China's Belt and Road Initiative Is Stoking Tensions with India

China's Belt and Road Initiative Is Stoking Tensions with India

If Beijing maintains its current approach of BRI implementation, it will push New Delhi to balance against increasing Chinese power.


Where we are concerned, this is a national Chinese initiative. The Chinese devised it, created a blueprint. It wasn’t an international initiative they discussed with the world… A national initiative is devised with national interests, it is not incumbent on others to buy it.

Further, the PRC’s approach to dealing with the Bhutanese and South China Sea disputes increases the perception that China is unwilling to prioritize regional harmony over its nationalist objectives. If China is not willing to respect India’s sovereignty concerns and demonstrate a more multilateral approach to BRI planning to alleviate its neighbor’s security concerns, the existing bilateral tensions are unlikely to subside.



The Belt and Road Initiative is an ambitious project that could dramatically shift regional and global security alignments; however, China’s vision of the BRI as a mechanism to achieve “more in-depth regional cooperation… that benefits all” is at risk. By its heavy-handed treatment of sovereignty disputes, China has lent credence to critics of the BRI who see it as a nationalist endeavor rather than a program of international cooperation. Further, China’s implementation of the CPEC has alienated a potential partner in India. Fueled by suspicions of China’s ulterior motives, India has increased cooperation with other powers to balance a rising China and announced a competing vision for infrastructure development. New Delhi’s actions belie a trend toward polarization that is likely to continue unless either China or India changes course. Indian efforts to balance China present the United States with an opportunity to continue deepening security and economic ties with New Delhi; however, Washington must tread carefully so that it does not militarize its foreign policy with China. In exchange for supporting India’s development and security goals, the United States could gain a partner democracy that can shape the rise of Asia from within and promote regional adherence to the international rules-based order.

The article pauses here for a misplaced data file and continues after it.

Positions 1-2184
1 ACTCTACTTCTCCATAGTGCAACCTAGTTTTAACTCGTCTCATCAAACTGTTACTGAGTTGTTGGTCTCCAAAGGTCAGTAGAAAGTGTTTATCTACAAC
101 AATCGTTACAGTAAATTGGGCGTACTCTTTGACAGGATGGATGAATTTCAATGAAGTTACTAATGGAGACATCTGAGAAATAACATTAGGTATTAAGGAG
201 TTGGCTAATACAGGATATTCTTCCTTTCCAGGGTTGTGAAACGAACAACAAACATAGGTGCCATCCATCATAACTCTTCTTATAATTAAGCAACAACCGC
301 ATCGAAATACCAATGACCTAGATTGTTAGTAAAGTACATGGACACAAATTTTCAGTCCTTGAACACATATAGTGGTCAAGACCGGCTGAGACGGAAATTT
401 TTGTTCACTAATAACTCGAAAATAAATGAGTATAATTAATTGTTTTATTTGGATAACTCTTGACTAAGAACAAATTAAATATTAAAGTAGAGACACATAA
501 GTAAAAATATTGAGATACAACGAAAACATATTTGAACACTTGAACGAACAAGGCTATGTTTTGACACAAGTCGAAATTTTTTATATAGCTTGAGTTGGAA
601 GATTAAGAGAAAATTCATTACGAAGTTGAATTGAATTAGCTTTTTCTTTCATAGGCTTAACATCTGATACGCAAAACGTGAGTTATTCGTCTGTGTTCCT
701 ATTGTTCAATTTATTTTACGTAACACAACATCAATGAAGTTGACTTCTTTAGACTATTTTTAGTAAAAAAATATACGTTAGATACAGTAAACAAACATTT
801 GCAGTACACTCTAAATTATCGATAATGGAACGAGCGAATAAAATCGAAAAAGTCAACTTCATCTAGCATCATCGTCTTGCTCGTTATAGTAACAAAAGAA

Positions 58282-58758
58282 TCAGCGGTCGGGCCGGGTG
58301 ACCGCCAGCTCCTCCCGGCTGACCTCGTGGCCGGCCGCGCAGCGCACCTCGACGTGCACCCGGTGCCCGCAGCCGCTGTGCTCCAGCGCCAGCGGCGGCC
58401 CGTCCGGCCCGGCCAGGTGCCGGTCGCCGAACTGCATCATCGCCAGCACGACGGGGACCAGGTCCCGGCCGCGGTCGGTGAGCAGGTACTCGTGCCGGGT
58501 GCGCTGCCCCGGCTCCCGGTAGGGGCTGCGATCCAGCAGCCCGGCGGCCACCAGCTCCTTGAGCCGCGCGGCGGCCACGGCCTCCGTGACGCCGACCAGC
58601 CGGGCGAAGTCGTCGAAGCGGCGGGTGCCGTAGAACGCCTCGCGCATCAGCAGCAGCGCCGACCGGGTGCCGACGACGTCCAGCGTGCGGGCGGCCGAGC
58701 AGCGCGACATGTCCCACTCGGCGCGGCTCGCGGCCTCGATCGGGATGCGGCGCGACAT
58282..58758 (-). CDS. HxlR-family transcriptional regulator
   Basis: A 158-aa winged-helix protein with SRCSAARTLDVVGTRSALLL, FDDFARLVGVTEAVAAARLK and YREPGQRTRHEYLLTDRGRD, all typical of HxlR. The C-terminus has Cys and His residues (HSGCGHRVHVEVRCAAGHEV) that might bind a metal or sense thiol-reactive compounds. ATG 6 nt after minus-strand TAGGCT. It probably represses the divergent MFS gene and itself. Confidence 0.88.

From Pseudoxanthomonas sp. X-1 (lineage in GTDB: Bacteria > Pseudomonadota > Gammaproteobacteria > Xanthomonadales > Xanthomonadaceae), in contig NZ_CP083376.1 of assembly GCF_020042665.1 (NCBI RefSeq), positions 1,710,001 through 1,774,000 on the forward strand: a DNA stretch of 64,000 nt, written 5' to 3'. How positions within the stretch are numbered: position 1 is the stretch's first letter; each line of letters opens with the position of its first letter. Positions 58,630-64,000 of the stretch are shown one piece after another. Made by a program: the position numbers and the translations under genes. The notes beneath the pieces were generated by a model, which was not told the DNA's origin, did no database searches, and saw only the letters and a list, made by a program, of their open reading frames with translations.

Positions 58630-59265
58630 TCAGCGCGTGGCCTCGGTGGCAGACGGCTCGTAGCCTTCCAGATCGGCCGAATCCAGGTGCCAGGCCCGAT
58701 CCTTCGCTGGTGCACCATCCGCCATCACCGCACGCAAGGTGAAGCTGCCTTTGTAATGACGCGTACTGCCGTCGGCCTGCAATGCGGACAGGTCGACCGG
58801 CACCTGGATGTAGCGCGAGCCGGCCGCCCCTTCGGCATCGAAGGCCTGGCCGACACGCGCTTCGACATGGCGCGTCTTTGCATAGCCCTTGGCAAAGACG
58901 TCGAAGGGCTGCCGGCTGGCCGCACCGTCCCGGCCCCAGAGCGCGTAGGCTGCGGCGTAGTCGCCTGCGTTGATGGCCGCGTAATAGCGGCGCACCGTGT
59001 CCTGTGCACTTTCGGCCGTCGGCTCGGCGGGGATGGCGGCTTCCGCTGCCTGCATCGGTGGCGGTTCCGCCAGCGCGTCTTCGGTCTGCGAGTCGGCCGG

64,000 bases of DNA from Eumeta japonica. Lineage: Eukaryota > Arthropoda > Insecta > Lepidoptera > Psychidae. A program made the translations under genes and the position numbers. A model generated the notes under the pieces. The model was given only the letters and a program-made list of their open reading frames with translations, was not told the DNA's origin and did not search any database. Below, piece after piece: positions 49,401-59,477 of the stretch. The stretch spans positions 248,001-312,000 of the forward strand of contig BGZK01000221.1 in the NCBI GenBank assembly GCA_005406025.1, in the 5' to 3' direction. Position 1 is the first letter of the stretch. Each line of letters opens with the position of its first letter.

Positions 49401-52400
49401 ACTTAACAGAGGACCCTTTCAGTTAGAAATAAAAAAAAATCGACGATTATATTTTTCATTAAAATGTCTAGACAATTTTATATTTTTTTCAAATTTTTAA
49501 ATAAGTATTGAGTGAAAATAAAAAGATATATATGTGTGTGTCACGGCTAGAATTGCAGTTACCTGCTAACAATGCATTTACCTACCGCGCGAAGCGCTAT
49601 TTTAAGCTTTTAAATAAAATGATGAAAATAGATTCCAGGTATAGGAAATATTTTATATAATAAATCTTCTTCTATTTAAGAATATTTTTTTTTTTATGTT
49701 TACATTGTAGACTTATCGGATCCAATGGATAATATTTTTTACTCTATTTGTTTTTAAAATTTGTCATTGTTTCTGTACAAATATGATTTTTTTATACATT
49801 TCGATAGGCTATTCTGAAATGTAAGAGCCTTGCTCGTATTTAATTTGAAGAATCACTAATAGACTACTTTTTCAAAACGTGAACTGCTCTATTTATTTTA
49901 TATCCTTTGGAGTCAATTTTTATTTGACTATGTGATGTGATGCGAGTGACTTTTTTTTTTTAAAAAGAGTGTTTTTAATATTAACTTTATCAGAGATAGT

Mitchell J. Hays is an active duty Lieutenant Commander in the U.S. Navy, a test pilot and a student at the U.S. Naval War College. The views expressed are those of the author and do not represent the views of the Naval War College, the Department of Defense or the U.S. government.

Image: Reuters


Why North Korea's Air Force is Total Junk 

Why Doesn't America Kill Kim Jong Un? 

The F-22 Is Getting a New Job: Sniper